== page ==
Change is difficult

Note that transferring investments from one taxpayer to another (including a trust or company) is not easy as it is considered a transfer of ownership. The transfer of ownership will generally be treated as if your investment had been sold.

This means that tax is payable on every profit and when you transfer ownership of a property you will have to pay stamp duty again – a total disaster.

There may be other costs such as B. Tax preparation costs and legal fees that further affect the post-tax return of your investment.

This means that it’s important to make your tax planning decisions right from the start, as it’s complicated (and expensive) to change things after you’ve started investing.

Ultimately, you need to make sure that the tax benefit you get from using a trust outweighs the cost of these tradeoffs.

But given the amount of taxes you can save, there is the potential for tens of thousands of benefits per year that far exceed the set-up and running costs.

Using the right entities (at the right time) is a serious decision and should not be made without knowing the rules. It can be difficult to figure all of this out on your own. So if you are thinking about using trusts etc, don’t be afraid to hire a good professional to help you.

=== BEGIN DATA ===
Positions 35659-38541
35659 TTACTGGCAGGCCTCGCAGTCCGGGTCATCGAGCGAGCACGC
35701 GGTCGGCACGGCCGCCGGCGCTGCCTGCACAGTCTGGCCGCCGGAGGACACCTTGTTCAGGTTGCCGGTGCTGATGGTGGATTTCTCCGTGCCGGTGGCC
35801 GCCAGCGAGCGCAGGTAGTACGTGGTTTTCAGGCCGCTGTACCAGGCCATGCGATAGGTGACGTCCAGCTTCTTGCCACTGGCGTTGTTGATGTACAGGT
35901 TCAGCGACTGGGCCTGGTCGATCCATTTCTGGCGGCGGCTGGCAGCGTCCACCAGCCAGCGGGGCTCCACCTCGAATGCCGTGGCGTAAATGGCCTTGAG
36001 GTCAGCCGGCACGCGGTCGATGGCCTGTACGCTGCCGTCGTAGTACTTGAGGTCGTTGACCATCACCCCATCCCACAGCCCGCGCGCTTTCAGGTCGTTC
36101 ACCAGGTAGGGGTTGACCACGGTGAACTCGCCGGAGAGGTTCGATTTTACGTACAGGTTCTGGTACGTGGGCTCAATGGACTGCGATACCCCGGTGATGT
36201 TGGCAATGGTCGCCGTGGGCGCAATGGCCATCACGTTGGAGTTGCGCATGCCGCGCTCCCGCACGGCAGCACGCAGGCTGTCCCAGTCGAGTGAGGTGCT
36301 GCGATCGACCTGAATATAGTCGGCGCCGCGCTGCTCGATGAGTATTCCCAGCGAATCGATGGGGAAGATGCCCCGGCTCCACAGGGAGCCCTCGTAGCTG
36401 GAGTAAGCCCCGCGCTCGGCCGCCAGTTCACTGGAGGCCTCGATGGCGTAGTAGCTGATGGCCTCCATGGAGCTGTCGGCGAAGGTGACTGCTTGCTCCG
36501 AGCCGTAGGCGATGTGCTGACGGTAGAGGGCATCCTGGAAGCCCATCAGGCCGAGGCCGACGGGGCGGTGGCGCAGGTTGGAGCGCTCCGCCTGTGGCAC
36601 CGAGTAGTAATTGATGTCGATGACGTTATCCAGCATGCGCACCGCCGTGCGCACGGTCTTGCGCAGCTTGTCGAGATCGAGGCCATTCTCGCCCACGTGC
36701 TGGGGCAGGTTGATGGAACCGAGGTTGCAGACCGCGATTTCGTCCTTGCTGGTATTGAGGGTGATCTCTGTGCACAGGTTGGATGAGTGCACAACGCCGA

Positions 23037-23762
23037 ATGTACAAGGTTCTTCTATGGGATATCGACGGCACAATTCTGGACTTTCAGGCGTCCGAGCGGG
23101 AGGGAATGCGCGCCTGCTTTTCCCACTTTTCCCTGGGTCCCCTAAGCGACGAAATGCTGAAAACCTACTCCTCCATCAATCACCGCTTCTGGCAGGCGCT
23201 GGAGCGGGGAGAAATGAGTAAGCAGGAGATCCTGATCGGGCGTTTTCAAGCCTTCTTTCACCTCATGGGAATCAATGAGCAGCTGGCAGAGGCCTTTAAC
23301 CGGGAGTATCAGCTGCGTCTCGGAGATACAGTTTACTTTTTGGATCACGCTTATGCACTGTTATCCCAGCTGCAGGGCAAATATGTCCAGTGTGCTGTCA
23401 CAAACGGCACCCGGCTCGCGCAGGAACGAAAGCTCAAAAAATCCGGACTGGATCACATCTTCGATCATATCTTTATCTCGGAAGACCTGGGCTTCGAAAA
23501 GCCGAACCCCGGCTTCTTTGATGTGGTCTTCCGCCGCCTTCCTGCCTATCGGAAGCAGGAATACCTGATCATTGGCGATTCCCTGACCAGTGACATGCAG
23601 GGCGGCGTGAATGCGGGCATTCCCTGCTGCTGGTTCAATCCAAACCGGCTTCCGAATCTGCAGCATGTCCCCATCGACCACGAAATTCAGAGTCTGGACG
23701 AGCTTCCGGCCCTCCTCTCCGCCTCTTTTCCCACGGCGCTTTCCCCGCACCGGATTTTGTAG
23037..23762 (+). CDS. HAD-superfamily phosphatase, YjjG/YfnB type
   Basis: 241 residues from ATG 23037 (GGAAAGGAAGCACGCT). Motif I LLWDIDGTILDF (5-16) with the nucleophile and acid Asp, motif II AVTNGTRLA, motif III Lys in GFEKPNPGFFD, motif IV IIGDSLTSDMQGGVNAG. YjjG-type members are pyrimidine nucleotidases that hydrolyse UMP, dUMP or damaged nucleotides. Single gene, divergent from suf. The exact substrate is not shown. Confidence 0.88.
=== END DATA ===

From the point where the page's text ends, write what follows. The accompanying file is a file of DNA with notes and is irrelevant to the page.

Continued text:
To make sure you’re getting the right advice, look for someone with a proven track record of working with people like you who does this type of work on a regular basis so you can be sure they can deliver for you.

The wrap

There is no right or wrong answer or course of action when it comes to your investment tax planning, there is only what is right for you. But you should know that it is important and will be a huge factor in your investment results.

The key to getting things right for you is planning your investment strategy today and how your money and lifestyle will play out over time. In this way, you can optimize your tax structure today and in the future.

They will be able to choose great investments and structure them the right way to give you a great after-tax return.

Ben Nash is a financial expert commentator, podcaster, financial advisor and founder of Pivot Wealth, author of the Amazon bestseller “Get Unstuck: Your Guide to Create a Life Not Limited by Money”.

Disclaimer: The information contained in this article is general in nature and does not take into account your personal goals, financial situation, or needs. Therefore, you should check that the information is appropriate to your circumstances before acting and seek professional advice from a financial professional if necessary.